In ‘Eight Poems Translated from a Lost Language’, images present themselves one at a time in aphoristic, haiku-ish bursts: ‘The banks of steel flowers… rusting’, ‘unbuilt wall’, ‘uncarried infant in the arms of the uncle’. These are fleeting snapshots of images we carry in our minds. But ‘milk seethes/ in bottles’. ‘The sunrise reminds us/that nothing is permanent’. And ‘the moon is in the well’. We’re not allowed to be always quite sure what we’re seeing, or why; we just know it’s there. (There’s humour, too, but I try to observe a no-spoilers policy.)

They’re written from observation, of course. The poet spends a lot of time on trains and buses. ‘Platform 2’, from ‘Our Transport Correspondent Speaks’, is mainly notes about other passengers. What do we know about each other? Even with ‘train intimacy’? ‘I’ll tell you this. Keith shouldn’t be allowed near one of those’.

In ‘Plain’, ‘Each hotel bar is a cardboard cutout of loneliness’. There are reports here from the barber shop, the opticians, the charity shop, the kitchen, ‘The Food Bank in the Primary School’. It’s all recognisable, including the bewilderment. Looking, for Ian McMillan, involves questions: what am I seeing? What does this mean? And, because this is a book about living inside austerity, not telling us about it, many of these questions are allowed to remain unanswered. As the joke goes, when asked whether he thought the French Revolution had been a success, Zhou Enlai replied, ‘It’s too soon to tell’. We can only look, and many of the images in this collection recur in subtle ways, from poem to poem, imposing themselves on us only gradually.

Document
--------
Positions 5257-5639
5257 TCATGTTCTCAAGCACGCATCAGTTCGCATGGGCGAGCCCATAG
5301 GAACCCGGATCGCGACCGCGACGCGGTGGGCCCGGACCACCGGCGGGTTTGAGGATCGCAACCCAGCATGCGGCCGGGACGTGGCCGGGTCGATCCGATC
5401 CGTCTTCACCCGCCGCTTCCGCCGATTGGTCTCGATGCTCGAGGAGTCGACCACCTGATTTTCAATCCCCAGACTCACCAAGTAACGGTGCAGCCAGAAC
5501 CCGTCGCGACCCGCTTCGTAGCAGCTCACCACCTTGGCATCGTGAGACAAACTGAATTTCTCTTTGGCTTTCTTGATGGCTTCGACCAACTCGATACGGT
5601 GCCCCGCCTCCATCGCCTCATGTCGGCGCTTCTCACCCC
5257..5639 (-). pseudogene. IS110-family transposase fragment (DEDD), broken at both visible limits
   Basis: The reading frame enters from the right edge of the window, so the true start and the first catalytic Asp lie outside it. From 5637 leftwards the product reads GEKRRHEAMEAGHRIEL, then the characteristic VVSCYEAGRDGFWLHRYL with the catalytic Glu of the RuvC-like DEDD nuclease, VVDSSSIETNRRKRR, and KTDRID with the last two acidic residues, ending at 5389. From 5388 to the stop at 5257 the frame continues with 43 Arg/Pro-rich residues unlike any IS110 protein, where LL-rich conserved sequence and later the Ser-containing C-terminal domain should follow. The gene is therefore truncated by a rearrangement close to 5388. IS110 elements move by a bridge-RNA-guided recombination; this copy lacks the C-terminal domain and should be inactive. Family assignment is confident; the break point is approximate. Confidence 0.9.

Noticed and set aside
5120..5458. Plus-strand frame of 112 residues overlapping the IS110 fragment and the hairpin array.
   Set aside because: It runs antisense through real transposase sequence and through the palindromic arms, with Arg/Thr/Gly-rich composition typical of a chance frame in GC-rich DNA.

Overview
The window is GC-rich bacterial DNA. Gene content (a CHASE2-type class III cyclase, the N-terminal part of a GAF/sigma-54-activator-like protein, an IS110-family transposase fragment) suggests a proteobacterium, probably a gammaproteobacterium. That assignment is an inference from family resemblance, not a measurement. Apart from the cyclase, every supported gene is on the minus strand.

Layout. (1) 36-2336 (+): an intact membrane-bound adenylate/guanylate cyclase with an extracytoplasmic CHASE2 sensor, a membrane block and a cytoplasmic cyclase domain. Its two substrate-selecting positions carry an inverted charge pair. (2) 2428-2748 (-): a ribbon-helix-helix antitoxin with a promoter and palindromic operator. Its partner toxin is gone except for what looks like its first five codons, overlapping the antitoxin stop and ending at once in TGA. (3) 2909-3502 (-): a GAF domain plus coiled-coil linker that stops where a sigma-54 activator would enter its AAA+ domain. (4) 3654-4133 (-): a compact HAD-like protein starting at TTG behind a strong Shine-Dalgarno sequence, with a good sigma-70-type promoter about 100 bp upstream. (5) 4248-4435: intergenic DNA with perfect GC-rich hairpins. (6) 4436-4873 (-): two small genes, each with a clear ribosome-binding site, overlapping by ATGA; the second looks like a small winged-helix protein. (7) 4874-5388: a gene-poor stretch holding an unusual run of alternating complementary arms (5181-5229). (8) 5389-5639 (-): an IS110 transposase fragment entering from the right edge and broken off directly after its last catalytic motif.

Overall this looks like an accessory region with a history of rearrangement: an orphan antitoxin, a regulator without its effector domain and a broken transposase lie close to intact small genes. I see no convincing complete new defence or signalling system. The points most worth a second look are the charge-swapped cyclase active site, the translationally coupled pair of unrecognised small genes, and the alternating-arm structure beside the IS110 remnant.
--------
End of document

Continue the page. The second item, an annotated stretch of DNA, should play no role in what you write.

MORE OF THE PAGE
Some of the poems are about memory; ‘Covent Garden and the Bald-Headed Bloke in the T-Shirt’ is funny, but with a sucker punch. Punched by your uncle. ‘Uncle Charlie’s Moon’, a character sketch in a single moment across time, is tender and heartbreaking.

There is satire, too, of course. There’s the characteristic McMillan surreal imagery, as in ‘Fruit Solar System’; we can’t quite believe anything, can we? the mysteries are so much bigger than us. ‘Jupiter is a grapefruit/ But a grapefruit so big you’d have to get/ your mate Harry to help you carry it home.’ There’s time travel, even aside from the time travel of memory.

My favourite two, I think, involve switches: the fiendishly clever and very beautiful ‘Penny’ (‘Monocle-gleam on the pavement,/ Fallen moon. Joyce bent to grab it…’) and one about a tin of baked beans — and I’ll give no spoilers there.

These poems occupy a dreamlike space, on the whole, emitting the same air of unreality that my friends and I all say we are feeling all the time lately. Several feel as if they might be written from dreams, which are an inherently uncertain space. ‘My Austerity Face’ is Cubist. In ‘Somebody Spoke and’, images float in and then out again and all you know is that nobody knows. And the pamphlet ends with a short prose piece called ‘Three Dreams Rendered Prosaically’ — presumably as a transliteration from their natural language, poetry. But these dreams feel almost more realistic than the ones about just being in the world: ‘Spokesman stops speaking. Is overcome with emotion. Whether laughter or tears is difficult to tell. Wipes his eyes with his pocket square. Nice touch that’.

In short, the pamphlet feels like a whole book. Order it from The Poetry Business for a quite affordable £5.

Previous post:

Next post: